i dont know why it happens, but i know it was a side effect or something. sorta like exhaust fumes from an engine

Freyrs
May 22nd, 2005, 07:57 AM
In "1969", they go forward in time. the person they run into uses a device to open the gate, and there is no unstable vortex (the offical term for "kawoosh" )

So do the Asgard and the Nox. Obviously the Kawoosh isn't technically required for the wormhole to form and is probally some sort of safeguard the ancients added in to prevent to keep matter from going through the at the wrong time.

Hudson
May 22nd, 2005, 07:58 AM
So do the Asgard and the Nox. Obviously the Kawoosh isn't technically required for the wormhole to form and is probally some sort of safeguard the ancients added in to prevent to keep matter from going through the at the wrong time.

bit of a nasty safegaurd tho...

Col. Newman
May 22nd, 2005, 10:27 AM
What exactly happens when you hear a "thud" of someone/something splashing against the iris? Where does the matter that hits the iris go? Considering the concept of gate tunnels only going one way, it can't go back. And it doesn't go through the iris either. So where DOES it go?
That's easy to answer if it is still in the worm hole when the gate shuts down then it just cease to exist, at least in our dimension

Gladius77
May 22nd, 2005, 11:46 AM
It can't still be in the wormhole if it makes a thud on the iris, considering the iris is set outside the wormhole.

Col. Newman
May 22nd, 2005, 11:49 AM
It can't still be in the wormhole if it makes a thud on the iris, considering the iris is set outside the wormhole.well like 99.99999999% of it is

6thMonolith
May 22nd, 2005, 12:29 PM
Do you mean that it bounces back into the event horizon? That would make sense.

Col. Newman
May 22nd, 2005, 12:37 PM
Do you mean that it bounces back into the event horizon? That would make sense.no, most of it can't come out of the event horizon because there is only 3 micro meters of space between the iris and the event Horizon

6thMonolith
May 22nd, 2005, 01:10 PM
Yes, but the thud might come from the few molecular particals that form, and would bounce right back into the event horizon. Things still 'impact' the iris.
http://www.gateworld.net/omnipedia/technology/i/iris.shtml

Col. Newman
May 22nd, 2005, 01:19 PM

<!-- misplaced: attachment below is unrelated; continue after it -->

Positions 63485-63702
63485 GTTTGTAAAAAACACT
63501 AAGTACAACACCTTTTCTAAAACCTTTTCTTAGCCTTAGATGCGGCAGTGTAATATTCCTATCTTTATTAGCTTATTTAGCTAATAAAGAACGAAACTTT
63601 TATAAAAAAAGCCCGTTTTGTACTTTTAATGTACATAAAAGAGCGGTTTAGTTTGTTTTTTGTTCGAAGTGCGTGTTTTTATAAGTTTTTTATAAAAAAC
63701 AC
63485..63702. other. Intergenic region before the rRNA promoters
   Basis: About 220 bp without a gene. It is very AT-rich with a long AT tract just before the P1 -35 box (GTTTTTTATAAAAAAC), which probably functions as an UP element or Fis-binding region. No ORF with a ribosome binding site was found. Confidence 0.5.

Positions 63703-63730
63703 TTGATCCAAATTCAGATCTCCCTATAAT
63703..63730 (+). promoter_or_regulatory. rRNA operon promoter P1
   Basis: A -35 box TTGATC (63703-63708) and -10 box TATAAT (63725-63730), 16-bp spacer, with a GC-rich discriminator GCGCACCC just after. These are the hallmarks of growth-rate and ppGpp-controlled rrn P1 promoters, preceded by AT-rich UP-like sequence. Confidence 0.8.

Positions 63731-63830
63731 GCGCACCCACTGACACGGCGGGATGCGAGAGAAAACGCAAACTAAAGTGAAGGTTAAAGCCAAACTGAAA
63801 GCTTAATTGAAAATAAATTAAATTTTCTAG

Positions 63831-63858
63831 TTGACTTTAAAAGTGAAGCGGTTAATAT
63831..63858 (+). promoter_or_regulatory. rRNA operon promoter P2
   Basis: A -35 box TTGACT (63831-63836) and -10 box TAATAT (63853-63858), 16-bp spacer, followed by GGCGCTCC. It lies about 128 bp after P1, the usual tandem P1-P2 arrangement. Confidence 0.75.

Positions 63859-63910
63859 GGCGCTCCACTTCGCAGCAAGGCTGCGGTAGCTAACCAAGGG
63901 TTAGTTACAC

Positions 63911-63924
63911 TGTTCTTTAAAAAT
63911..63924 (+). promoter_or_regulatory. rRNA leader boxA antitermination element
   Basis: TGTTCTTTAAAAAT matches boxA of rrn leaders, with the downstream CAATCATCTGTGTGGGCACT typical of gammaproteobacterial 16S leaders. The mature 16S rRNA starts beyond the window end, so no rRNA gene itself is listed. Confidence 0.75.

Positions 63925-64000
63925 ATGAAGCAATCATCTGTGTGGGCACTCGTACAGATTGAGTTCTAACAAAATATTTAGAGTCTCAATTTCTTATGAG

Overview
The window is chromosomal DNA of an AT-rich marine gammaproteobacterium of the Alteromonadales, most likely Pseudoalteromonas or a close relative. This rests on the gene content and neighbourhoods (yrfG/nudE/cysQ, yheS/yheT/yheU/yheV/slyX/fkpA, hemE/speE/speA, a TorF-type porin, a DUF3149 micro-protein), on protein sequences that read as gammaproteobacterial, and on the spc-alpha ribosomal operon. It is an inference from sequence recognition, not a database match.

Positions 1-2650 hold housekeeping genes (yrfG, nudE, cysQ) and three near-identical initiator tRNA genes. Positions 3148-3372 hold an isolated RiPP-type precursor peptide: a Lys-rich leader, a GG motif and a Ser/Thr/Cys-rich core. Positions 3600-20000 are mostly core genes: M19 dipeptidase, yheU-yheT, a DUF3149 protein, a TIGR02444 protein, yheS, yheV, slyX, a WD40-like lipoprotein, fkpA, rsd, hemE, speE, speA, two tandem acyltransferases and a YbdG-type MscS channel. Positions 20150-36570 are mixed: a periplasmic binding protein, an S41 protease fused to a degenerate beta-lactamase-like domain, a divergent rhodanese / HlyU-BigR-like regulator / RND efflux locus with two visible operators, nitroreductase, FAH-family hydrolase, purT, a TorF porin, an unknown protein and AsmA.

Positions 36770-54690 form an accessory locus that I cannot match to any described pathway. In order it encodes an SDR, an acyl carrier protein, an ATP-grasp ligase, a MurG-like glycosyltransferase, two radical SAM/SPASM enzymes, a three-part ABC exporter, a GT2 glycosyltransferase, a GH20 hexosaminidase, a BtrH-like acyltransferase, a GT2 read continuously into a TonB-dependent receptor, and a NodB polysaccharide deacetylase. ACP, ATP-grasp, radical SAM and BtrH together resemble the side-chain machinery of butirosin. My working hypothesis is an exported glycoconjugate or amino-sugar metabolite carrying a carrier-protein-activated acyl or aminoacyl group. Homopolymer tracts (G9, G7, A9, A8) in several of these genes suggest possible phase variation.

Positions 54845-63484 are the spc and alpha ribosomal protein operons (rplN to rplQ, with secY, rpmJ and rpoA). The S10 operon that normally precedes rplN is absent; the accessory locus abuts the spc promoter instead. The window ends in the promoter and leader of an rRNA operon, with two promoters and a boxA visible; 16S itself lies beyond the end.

Yes, but the thud might come from the few molecular particals that form, and would bounce right back into the event horizon. Things still 'impact' the iris.
http://www.gateworld.net/omnipedia/technology/i/iris.shtmlYes i know things still impact the iris and you are right, i thought you meant the whole object comes out and bounces back, sorry my bad

6thMonolith
May 22nd, 2005, 01:28 PM
Who's to say that they dont? The whole object probably rematerializes in molecular layers, that bounce back, until the entire object is gone.

Gladius77
May 22nd, 2005, 02:17 PM
You wouldn't hear a thud if only a minute amount of matter actually hit the iris. The only logic here might be that whatever forms before the iris would have to fill out in the micrometers of space between the iris and the event horizon, but this would mean that since there wouldn't be nearly enough space for the matter that went in to materialize on the other end, that the iris would have to burst to let it through. That's the only logical explanation that I can see. But this brings us back to the whole concept of the iris being impossible.

Col. Newman
May 22nd, 2005, 02:36 PM
You don't know how the ancients design the star gate and what features they put in it maybe that the gate doesn’t kept reintegrating matter if there is an iris on it; also the Atlantis gate has a shield, and the iris would not burst it might expand a little but not burst

Gladius77
May 22nd, 2005, 02:58 PM
The iris isn't part of any design for the gate, so it'd be a far stretch to assume that SGC found an "undocumented feature" which would just happen to work (though logically it shouldn't). And unless the metal used to make the iris had the properties which would allow it to bend (just the opposite is indicated), the fixtures that hold it in place would logically give way before the iris itself expanded. The end result would be the same anyway; the iris wouldn't hold. The whole iris as it is presented is impossible anyway; it expands from literally nothing to cover the whole circle. But this is another issue altogether, heh.

6thMonolith
May 22nd, 2005, 03:20 PM
The matter wouldn't fill up the space between the iris and the event horizon, it would just bounce off the iris. The matter is moving foreward; it wouldn't just stop. As for the iris coming out of nowhere, it has a space between the outer and inner ring, and is made of interlapping parts. But it is a TV show.

PS welcome to the forum, gladius77!

Gladius77
May 22nd, 2005, 04:29 PM
Bounce off the iris and end up... where? That's the issue here. ;)

And thanks for the welcome. :D

Col. Newman
May 22nd, 2005, 05:23 PM
Bounce off the iris and end up... where? That's the issue here. ;)

And thanks for the welcome. :DIt would go back through the event horizon and then cease to exists

Gladius77
May 23rd, 2005, 02:51 AM
I thought we've established that since gates only go one way, nothing can go the other way (which would be the case here...).

Seastallion
May 23rd, 2005, 05:09 AM
The iris isn't part of any design for the gate, so it'd be a far stretch to assume that SGC found an "undocumented feature" which would just happen to work (though logically it shouldn't). And unless the metal used to make the iris had the properties which would allow it to bend (just the opposite is indicated), the fixtures that hold it in place would logically give way before the iris itself expanded. The end result would be the same anyway; the iris wouldn't hold. The whole iris as it is presented is impossible anyway; it expands from literally nothing to cover the whole circle. But this is another issue altogether, heh.

Are you forgetting the Atlantis Stargate? It has a shield, which does the same exact job as the Iris on Earth. Also, several Goa'uld have had shielded stargates. We know that Apophis did, at least once. Sokar managed to defeat his shield the same way Sokar defeated the Iris. We also know that Anubis had the Stargate on his primary base planet shielded as well. The Iris isn't a new idea at all... just a slightly less technically advanced version.